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Whenever St Matthew makes a reference to a previous event, he is telling us to take it very seriously. He begins today with “when Jesus heard of it”. The it was the section immediately preceding this one usually called the martyrdom of St John the Baptist. Yet Matthew will emphasize the dinner at which it occurred and as we prepare for the next stage in our lives as Christians in general and members of St Charles Borromeo church in particular so should we.
St Matthew has shortened St Marks version of this story, but the outlines are still there. John had condemned Herod for marrying his brother’s Wife Herodias. John was popular among the people and Herod did not want him free to preach rebellion but also did not want to make a martyr of him. At his birthday banquet Herodias’ daughter performed a dance, which we may presume lascivious. This delighted Herod and, no doubt influenced by alcohol, he offered her anything she wanted. He perhaps thought she would want a necklace or fine linens but at her mother’s urging she asked for the head of John the Baptizer. Meals are revelatory in the Bible and this one certainly revealed a dysfunctional family and a world closed in on itself. John was immediately executed and after his disciples buried him, they went to Jesus.
This is where our passage begins.
Here we have a totally different dynamic. Jesus goes out to the crowd which was following him and unlike Herod who was motivated by lust and calculation Jesu was filled with pity and his heart went out to them. He cured their sick, certainly a great gift, but then offered them something more.
Miracles usually begin with something physical but then reveal another dimension. So it is here. It is late and the people were getting hungry and needed to eat. The disciples suggest that Jesus send them away. Jesus does not cast out he brings in and tells them to give them something to eat themselves. All they have are “five loaves and two fish”. He tells the people to recline, takes the bread and fish, looks up to heaven, blessed and broke the loaves. The apostles were then able to feed everyone till they were satisfied.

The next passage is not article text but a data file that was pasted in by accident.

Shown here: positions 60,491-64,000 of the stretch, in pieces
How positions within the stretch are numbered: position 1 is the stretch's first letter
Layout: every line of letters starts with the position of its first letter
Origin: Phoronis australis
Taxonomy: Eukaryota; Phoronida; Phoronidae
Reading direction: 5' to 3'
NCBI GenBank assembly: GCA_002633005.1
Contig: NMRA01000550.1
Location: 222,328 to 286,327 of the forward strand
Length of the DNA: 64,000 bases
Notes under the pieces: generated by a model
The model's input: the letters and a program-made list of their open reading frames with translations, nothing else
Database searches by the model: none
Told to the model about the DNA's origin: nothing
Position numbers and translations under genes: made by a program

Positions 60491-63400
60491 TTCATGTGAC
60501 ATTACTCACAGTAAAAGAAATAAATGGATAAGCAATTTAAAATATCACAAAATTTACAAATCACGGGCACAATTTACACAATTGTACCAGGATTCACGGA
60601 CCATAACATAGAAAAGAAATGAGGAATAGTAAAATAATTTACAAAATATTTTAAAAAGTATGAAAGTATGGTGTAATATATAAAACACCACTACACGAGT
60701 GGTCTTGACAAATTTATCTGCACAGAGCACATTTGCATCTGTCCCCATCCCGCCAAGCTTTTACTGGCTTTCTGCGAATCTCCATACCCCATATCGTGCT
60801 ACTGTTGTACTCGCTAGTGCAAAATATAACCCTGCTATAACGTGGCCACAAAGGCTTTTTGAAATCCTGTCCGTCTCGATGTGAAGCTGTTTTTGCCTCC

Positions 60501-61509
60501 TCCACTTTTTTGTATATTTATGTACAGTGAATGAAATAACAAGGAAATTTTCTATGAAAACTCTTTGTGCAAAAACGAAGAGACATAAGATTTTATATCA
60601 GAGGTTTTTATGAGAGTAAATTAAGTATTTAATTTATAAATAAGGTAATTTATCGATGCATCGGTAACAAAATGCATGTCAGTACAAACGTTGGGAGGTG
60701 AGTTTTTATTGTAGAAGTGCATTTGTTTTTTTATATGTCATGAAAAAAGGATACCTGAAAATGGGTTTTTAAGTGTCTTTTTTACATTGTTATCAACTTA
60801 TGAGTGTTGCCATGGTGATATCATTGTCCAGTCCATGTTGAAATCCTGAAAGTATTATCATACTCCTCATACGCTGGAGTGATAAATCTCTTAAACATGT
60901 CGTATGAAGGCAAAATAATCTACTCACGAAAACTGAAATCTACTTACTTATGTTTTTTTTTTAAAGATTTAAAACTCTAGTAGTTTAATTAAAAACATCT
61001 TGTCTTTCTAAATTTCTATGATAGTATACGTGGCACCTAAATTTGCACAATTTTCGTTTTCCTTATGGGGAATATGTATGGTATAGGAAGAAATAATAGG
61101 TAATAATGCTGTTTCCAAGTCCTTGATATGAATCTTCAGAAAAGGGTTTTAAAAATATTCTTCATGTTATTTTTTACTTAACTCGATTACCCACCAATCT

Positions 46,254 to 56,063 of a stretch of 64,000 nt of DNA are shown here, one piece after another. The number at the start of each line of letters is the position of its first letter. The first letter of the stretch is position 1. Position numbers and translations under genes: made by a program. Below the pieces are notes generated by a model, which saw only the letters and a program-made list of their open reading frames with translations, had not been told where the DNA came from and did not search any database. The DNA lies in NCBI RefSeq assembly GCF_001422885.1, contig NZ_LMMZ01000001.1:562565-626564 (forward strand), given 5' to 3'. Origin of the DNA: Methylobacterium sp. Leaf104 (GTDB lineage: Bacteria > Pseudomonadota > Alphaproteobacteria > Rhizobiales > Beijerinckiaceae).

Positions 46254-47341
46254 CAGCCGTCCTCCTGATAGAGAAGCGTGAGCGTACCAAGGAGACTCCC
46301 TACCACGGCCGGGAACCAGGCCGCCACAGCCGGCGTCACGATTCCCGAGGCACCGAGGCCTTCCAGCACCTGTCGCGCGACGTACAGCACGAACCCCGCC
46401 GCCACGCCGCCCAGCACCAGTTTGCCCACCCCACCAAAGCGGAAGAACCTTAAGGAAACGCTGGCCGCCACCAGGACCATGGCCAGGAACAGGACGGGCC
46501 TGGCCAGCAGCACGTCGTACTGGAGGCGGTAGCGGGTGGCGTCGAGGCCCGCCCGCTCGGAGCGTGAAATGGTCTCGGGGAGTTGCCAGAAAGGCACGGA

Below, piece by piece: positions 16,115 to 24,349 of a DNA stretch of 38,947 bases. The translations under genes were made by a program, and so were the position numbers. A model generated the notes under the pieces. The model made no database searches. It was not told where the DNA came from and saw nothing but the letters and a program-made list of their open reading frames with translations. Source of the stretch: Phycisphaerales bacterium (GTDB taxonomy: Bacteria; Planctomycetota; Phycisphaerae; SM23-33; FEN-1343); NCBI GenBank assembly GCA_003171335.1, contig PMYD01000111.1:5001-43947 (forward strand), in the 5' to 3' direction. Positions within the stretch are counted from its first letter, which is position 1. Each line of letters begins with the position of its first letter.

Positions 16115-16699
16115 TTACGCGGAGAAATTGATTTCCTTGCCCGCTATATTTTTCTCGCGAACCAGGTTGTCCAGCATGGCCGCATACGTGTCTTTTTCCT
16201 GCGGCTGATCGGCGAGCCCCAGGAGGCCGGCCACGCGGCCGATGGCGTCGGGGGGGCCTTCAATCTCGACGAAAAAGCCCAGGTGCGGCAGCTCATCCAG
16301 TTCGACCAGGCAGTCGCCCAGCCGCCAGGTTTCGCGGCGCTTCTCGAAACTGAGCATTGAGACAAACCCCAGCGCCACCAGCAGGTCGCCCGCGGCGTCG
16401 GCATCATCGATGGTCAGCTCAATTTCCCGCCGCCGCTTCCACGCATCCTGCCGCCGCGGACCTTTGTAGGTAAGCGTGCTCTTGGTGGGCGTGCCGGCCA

The Jews both in Jesus’ original audience and in Matthew’s community would have seen many references to the Old Testament. (I have put some of these on our website for your inspection). All Christians however would recognize both the last supper and our own Eucharists. (The last supper in Mathew is also included on the website.) It too was in the night, the apostles reclined as for a formal dinner, Jesus blessed and broke the loaves and gave them to the disciples. He then told them that he would celebrate this again with them in the Kingdom.
We must remember that the kingdom does not mean only heaven. The kingdom as we have seen in the parables, we have read for the last several weeks is already here in the ministry of Jesus and then the Church but not yet completed. We can begin our celebration here and now and unlike the Herod’s this meal brings life.
We need to look at one other detail.
After all were satisfied, they “picked up the fragments left over, twelve wicker baskets full”.
Twelve reflect the twelve tribes of the Jewish people. He makes twelve disciples apostles and gives them authority over these tribes. Yet the twelve tribes did not exist for centuries. The 10 tribes of the northern kingdom were dispersed with the Assyrian invasion of 721BC. Even the Judeans were divided by the Babylonians centuries later. This would be like putting the toothpaste back in the tube. It humanly can’t be done. Yet this was a sign of the Messiah. The Jews called it the ingathering of the people.
The gathering of the fragments into 12 baskets was a sign that the Eucharist which would develop and which the 12 would celebrate would fulfill this requirement. The original members of Matthews community were born Jews and would have responded to this very favorably. Yet always with Matthew Jesus is expanding the notion of community. He ends his Gospel with the great command